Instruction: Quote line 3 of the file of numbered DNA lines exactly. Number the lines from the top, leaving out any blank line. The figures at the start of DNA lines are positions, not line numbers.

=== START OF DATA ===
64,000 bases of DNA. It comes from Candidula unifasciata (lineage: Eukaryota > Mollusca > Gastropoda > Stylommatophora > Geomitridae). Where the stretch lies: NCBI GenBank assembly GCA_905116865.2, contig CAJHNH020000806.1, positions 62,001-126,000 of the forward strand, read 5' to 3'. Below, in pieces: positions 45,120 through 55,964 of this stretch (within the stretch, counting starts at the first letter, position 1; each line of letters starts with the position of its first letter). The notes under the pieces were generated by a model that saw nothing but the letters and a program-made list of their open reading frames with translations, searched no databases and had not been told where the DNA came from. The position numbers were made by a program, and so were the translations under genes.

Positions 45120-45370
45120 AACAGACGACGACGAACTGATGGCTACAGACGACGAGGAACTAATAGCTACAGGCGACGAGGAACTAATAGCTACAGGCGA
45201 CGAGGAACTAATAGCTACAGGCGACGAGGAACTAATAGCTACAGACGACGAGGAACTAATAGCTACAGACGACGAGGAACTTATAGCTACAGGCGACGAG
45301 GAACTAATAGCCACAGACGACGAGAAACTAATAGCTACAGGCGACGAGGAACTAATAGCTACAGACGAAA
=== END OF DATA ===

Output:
45120 AACAGACGACGACGAACTGATGGCTACAGACGACGAGGAACTAATAGCTACAGGCGACGAGGAACTAATAGCTACAGGCGA